6. What, in your opinion, is the primary cause of the decrease in the actual number of Whatcom County residents between the ages of 30 to 39 (primary working age) since 1996?
A lack of good jobs that pay well and match the skill set of local residents in that demographic.
7. Are you supportive of efforts to promote infill development in the City of Bellingham? If so, what measures would you propose to accomplish this?
Yes. Infill, if well done, can be a means of both improving the quality of Bellingham and relieving pressure on regular expansion of our growth boundaries, to the detriment of rural character. The issue, of course, is how is it done. In 2004 I co-founded the Bellingham Growth Forums. The object was to establish thoughtful methods to infill in ways that actually enhanced the quality of life in Bellingham while relieving pressure to expand growth boundaries into the countryside. The process won an American Planning Association award and resulted in policies to establish neighborhood villages that were blessed by the Bellingham Planning Commission and the City Council. The idea is that a well planned neighborhood village with mixed use, increased density potential, design requirements and alternative transportation hubs solves many problesm posed by the conventional, bankrupt, model of low density sprawl, zoning use separation and car choked traffic. If well implemented it also sites them at a chosen and accepted location and preserves the integrity of the vast majority of our established, unique neighborhoods. Neighborhoods have done much to plan well and to accomodate their share of future growth while seeking to protect treasured character. I would further empower them to participate in identifying where these villages should be sited. Inter-neighborhood compacts might be entered where such locations could be shared if logic and good planning deemed it advisable.
8. What do you believe is the primary pollution issue in Lake Whatcom, and how do you propose to address it?
Stormwater runoff from the urban, built environment. It certainly doesn’t come from the pristine forests. All jurisdictions need to commit themselves to implementing a full protection program for Lake Whatcom that adopts all measures, big and small, that are within our reasonable control. We need to continue acquiring land in the watershed to reduce development potential and increase mechanisms to capture pollutants in the built environment. As a member of the Whatcom County Council, from Bellingham, I have sponsored and supported many measures to protect Lake Whatcom. Most recently I sponosored a resolution creating a comprehensive stormwater management plan to identify public and private sources of runoff with the idea of ranking the projects that are of highest priority for retrofitting and improvements. The plan calls for a process to identify the most fair and equitable way of establishing funding to pay for it. Despite these efforts the watershed continues to show signs of degradation. We have not done enough. As Mayor of Bellingham I would redouble efforts to protect this most valuable resource.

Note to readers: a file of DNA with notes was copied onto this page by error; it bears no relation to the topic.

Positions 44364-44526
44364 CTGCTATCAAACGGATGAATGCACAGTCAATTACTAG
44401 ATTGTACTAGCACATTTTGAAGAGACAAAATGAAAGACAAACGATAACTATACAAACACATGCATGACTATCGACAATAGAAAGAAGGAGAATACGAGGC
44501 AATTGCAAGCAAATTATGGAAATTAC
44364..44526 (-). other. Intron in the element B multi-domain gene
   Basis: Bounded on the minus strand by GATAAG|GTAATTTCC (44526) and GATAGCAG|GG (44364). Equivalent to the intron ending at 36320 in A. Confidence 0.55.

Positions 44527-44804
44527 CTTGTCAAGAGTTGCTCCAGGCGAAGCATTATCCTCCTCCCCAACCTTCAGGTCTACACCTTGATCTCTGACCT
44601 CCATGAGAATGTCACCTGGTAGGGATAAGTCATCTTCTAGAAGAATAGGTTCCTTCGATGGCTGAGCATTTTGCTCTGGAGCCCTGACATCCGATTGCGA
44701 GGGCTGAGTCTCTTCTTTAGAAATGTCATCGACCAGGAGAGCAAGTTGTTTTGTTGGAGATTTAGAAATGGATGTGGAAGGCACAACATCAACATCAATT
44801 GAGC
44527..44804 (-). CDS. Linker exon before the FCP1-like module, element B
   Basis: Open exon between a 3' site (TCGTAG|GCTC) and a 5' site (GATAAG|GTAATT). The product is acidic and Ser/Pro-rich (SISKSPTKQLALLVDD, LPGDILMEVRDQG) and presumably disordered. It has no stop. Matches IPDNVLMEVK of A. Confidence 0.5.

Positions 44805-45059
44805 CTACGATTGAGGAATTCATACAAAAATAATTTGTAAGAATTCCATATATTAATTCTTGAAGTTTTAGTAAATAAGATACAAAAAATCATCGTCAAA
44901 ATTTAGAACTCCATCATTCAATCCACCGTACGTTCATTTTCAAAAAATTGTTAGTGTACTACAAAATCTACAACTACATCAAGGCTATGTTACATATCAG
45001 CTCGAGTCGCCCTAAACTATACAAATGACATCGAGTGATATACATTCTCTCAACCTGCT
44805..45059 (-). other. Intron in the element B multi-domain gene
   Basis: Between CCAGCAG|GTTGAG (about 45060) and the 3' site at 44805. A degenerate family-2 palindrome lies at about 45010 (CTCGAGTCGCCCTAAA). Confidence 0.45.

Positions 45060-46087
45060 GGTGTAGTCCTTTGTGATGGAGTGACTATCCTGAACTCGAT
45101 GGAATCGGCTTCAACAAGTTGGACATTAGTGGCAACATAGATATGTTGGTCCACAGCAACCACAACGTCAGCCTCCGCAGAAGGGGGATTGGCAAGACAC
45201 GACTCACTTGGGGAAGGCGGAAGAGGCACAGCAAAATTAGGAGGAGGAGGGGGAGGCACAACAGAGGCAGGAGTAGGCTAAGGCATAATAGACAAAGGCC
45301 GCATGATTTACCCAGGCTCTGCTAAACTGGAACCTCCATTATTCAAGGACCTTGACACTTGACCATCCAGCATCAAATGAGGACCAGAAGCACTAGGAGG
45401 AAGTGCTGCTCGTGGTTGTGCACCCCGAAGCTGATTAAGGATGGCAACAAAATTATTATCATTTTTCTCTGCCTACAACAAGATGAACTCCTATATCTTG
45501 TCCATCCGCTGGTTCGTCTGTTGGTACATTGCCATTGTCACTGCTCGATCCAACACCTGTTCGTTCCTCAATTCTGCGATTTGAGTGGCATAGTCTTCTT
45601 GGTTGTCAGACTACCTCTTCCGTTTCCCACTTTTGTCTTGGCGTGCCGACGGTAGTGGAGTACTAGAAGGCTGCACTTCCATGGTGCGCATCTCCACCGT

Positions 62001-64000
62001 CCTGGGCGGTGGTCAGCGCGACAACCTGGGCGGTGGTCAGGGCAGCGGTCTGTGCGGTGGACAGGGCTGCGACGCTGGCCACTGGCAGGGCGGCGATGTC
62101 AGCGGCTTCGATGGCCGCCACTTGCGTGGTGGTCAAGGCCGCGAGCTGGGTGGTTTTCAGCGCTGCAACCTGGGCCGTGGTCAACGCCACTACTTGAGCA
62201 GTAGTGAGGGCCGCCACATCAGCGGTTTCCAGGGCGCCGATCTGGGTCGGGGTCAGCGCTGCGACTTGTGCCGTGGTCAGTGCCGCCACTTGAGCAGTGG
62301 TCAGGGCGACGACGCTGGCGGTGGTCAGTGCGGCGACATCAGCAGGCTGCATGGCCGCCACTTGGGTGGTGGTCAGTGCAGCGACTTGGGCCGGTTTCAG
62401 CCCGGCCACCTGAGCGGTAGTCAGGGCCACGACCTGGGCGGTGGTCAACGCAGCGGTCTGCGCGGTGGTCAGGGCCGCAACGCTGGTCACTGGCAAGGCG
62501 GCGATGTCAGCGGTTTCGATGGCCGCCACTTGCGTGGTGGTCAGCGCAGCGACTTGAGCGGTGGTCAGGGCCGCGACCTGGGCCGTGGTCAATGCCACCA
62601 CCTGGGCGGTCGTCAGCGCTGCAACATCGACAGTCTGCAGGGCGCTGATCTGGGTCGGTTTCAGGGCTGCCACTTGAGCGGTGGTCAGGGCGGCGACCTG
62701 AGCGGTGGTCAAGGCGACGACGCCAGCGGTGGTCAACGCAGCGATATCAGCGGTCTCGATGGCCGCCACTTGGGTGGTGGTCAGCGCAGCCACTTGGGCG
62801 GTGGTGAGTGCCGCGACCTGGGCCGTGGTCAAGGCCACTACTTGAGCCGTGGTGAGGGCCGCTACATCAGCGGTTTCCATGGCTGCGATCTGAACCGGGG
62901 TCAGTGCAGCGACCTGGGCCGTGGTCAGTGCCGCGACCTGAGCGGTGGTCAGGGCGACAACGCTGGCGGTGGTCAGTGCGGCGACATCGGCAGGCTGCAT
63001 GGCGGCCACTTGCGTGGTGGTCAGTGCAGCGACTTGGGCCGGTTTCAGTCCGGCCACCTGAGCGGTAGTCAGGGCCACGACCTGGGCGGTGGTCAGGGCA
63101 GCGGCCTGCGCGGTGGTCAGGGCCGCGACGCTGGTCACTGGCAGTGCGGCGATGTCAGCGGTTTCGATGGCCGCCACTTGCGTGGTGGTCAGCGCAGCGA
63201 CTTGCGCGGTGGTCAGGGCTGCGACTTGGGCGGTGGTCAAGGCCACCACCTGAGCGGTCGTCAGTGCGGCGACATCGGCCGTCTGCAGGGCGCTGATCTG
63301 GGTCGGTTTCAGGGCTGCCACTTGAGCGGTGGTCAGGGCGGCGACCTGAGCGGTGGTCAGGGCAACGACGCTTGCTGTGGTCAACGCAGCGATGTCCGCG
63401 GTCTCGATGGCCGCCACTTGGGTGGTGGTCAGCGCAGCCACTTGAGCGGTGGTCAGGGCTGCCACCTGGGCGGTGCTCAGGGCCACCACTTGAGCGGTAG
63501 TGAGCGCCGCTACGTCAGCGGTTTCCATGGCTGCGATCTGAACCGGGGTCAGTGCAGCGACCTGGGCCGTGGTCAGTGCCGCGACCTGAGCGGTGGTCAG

9. Should all businesses in Bellingham be treated equally by the City, regardless of whether or not they are locally owned? Why or why not?
Yes, they should be treated the same. I don’t think City government wants to get in the business of discriminating against people and their businesses based on their origins. Having said that I do appreciate the benefits that come from businesses that are locally owned and in that regard I hope their numbers continue to proliferate and that we facilitate their expansion. I am a fan of Sustainable Connections. But we should also recognize that many examples can be shown where we benefit from business that happen to be headquartered in another location.
10. If elected, what do you propose to do to interact on a regular basis with the Bellingham business community?
I would provide unencumbered and respectful access to the Bellingham business community. I would make myself available to them, and their good ideas, and have an open door policy.